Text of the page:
Bateman: “Well it was early on Tuesday morning that…ah…rocket sirens sounded across southern Israel. There was then a…what Israel describes as a barrage of rocket and mortar fire from the Gaza Strip into southern Israel. Now most of the projectiles were intercepted by Israel’s Iron Dome anti-missile system. There were more than 25 fired all together but at least two landed in Israeli communities. Israel is saying one landed in the…in a kindergarten yard. There was no-one there at the time. And after this, which the Israeli military has described as…ehm…the biggest event of its kind from the Gaza Strip since the war in 2014, the prime minister, Benjamin Netanyahu, promised a forceful response and then around lunchtime for around three hours there were intensive Israeli airstrikes at locations across the Gaza Strip. The Israeli military says that they targeted more than 30 sites. I was speaking to colleagues in Gaza City. I mean there were incredibly loud explosions that could be heard from there and it appears these were targeting – as far as the Israelis were concerned – Hamas and Islamic Jihad military sites. They believe that most of the rocket and mortar fire had come from Islamic Jihad and from Hamas as well.”
BBC News website coverage of Gaza terrorists’ mortar attacks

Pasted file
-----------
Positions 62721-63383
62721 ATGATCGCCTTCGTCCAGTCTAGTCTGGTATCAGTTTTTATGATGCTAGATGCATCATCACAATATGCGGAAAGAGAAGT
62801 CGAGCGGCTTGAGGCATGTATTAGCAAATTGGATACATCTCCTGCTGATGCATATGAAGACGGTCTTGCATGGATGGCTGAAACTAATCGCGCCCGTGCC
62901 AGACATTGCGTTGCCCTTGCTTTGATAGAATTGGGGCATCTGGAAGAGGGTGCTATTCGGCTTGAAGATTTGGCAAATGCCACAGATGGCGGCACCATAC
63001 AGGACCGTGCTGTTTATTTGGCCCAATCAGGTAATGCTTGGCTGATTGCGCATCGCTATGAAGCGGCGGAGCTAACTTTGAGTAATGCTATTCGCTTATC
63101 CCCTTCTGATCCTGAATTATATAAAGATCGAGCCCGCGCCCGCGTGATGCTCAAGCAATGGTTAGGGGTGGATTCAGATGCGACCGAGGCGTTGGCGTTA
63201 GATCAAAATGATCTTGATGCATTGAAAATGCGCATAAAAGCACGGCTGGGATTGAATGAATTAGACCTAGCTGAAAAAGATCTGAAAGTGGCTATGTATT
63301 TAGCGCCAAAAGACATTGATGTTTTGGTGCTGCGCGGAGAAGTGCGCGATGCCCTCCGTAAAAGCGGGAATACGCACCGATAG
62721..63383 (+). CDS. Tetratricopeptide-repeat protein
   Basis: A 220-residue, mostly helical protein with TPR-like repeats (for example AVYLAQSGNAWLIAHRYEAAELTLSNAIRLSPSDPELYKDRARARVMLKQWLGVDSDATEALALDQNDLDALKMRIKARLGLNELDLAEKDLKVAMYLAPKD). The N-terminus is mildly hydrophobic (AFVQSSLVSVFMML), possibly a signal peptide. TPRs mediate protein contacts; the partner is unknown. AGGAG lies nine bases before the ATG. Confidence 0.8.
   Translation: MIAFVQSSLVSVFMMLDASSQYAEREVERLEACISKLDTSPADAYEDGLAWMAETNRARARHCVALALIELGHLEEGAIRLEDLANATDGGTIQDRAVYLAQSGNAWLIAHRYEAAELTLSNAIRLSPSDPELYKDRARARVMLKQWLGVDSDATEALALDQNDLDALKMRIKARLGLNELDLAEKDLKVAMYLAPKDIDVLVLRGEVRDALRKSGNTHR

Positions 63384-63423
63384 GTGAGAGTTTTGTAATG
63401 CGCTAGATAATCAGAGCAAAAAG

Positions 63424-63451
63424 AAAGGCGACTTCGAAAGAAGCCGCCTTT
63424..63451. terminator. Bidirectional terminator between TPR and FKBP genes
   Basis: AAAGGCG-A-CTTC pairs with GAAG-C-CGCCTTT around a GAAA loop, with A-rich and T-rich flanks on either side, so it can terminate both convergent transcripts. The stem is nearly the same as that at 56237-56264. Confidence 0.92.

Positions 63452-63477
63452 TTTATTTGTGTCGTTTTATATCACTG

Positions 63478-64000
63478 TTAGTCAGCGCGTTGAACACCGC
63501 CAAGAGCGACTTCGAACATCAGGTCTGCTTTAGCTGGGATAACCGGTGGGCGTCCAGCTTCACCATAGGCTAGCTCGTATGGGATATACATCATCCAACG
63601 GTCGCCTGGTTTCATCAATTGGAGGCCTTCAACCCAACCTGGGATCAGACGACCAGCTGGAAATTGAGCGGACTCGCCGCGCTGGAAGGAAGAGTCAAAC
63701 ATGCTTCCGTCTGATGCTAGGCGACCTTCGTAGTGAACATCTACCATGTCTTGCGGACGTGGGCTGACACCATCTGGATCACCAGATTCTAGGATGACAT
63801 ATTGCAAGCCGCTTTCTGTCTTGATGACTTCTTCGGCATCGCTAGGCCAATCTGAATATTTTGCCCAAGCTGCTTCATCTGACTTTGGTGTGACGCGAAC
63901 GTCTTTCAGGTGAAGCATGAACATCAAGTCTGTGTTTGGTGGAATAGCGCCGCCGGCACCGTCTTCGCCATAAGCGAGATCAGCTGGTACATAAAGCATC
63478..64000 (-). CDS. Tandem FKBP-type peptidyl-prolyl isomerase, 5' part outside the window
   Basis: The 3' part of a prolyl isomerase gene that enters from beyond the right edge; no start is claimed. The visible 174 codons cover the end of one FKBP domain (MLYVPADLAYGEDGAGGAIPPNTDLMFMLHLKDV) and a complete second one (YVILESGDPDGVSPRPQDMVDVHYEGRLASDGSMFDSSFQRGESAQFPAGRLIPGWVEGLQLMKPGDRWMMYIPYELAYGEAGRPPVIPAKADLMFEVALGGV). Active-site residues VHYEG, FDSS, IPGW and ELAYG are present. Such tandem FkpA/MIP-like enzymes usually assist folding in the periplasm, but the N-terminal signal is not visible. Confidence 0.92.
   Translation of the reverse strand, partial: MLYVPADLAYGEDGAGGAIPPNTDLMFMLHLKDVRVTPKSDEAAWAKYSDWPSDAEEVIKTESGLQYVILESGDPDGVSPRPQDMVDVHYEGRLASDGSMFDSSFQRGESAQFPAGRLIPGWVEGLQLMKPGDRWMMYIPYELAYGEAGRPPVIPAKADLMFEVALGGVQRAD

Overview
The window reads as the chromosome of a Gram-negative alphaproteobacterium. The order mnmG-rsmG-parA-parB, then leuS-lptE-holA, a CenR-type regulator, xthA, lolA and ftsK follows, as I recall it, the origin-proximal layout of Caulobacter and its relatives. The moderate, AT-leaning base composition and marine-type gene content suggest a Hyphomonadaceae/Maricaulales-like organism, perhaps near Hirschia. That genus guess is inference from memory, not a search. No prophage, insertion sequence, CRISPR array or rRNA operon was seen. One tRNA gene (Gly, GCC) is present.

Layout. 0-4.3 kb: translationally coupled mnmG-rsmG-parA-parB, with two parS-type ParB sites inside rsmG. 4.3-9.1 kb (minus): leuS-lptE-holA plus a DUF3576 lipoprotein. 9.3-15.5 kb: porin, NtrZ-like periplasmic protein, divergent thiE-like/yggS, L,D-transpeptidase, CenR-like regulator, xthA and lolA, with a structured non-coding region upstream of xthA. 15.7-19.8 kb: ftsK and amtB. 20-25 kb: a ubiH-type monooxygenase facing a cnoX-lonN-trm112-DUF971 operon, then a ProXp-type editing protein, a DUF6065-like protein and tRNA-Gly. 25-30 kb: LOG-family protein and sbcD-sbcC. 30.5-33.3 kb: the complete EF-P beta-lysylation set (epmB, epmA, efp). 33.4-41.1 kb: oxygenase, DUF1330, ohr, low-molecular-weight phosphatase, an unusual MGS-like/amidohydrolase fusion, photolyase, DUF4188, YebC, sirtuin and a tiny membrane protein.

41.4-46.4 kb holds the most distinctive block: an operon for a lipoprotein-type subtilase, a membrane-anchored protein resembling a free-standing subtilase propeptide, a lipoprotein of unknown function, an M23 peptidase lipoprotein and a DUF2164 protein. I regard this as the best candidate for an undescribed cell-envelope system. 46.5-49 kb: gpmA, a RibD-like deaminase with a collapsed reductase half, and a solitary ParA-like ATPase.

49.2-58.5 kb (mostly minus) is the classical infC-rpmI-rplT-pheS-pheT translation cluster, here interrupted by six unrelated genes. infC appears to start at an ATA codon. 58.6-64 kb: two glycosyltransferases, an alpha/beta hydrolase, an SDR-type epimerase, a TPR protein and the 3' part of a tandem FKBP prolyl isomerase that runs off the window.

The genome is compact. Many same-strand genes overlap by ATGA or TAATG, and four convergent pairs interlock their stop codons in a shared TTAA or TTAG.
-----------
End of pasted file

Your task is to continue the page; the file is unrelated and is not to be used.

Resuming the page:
Once again the BBC refrained from informing audiences of the purpose of Hamas’ cross-border tunnels in its own words:

“It said the tunnel stretched for 900m (3,000ft) under Israeli territory. It is the latest in a series of cross-border tunnels which Israel has destroyed or disabled since the end of the 2014 Israel-Gaza war.

During that conflict, Israel destroyed more than 30 tunnels which it said were meant for attacks.”


Readers were told that:

“The Kerem Shalom crossing is a lifeline for Gaza, which has been under an Israeli, then Egyptian, blockade beginning in 2006 when Hamas militants attacked the crossing and kidnapped an Israeli soldier.”

In line with previous editorial policy, BBC audiences were not informed of the fact that serious damage has been done to that “lifeline” on three separate occasions this month by Palestinian rioters directed by Hamas. The BBC’s description of the location of the kidnapping of Gilad Shalit lacks accuracy.